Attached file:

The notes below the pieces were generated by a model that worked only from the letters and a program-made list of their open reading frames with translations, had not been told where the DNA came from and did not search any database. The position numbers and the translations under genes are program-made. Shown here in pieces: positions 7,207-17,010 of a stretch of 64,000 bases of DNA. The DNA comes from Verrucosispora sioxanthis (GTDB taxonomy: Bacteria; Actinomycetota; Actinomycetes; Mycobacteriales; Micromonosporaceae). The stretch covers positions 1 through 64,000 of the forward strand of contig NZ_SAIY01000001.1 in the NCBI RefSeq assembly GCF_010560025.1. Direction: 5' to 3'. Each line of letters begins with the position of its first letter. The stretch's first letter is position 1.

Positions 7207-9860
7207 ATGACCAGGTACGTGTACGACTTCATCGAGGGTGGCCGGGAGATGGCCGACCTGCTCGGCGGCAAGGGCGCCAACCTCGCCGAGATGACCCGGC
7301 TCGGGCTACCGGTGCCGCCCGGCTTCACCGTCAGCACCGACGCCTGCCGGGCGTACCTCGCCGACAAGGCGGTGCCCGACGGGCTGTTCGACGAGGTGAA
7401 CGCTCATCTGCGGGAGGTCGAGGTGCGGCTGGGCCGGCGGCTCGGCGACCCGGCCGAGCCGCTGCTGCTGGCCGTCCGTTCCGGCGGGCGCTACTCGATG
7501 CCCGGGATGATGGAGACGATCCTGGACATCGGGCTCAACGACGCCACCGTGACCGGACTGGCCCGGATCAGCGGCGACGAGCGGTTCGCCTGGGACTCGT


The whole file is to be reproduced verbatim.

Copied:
The notes below the pieces were generated by a model that worked only from the letters and a program-made list of their open reading frames with translations, had not been told where the DNA came from and did not search any database. The position numbers and the translations under genes are program-made. Shown here in pieces: positions 7,207-17,010 of a stretch of 64,000 bases of DNA. The DNA comes from Verrucosispora sioxanthis (GTDB taxonomy: Bacteria; Actinomycetota; Actinomycetes; Mycobacteriales; Micromonosporaceae). The stretch covers positions 1 through 64,000 of the forward strand of contig NZ_SAIY01000001.1 in the NCBI RefSeq assembly GCF_010560025.1. Direction: 5' to 3'. Each line of letters begins with the position of its first letter. The stretch's first letter is position 1.

Positions 7207-9860
7207 ATGACCAGGTACGTGTACGACTTCATCGAGGGTGGCCGGGAGATGGCCGACCTGCTCGGCGGCAAGGGCGCCAACCTCGCCGAGATGACCCGGC
7301 TCGGGCTACCGGTGCCGCCCGGCTTCACCGTCAGCACCGACGCCTGCCGGGCGTACCTCGCCGACAAGGCGGTGCCCGACGGGCTGTTCGACGAGGTGAA
7401 CGCTCATCTGCGGGAGGTCGAGGTGCGGCTGGGCCGGCGGCTCGGCGACCCGGCCGAGCCGCTGCTGCTGGCCGTCCGTTCCGGCGGGCGCTACTCGATG
7501 CCCGGGATGATGGAGACGATCCTGGACATCGGGCTCAACGACGCCACCGTGACCGGACTGGCCCGGATCAGCGGCGACGAGCGGTTCGCCTGGGACTCGT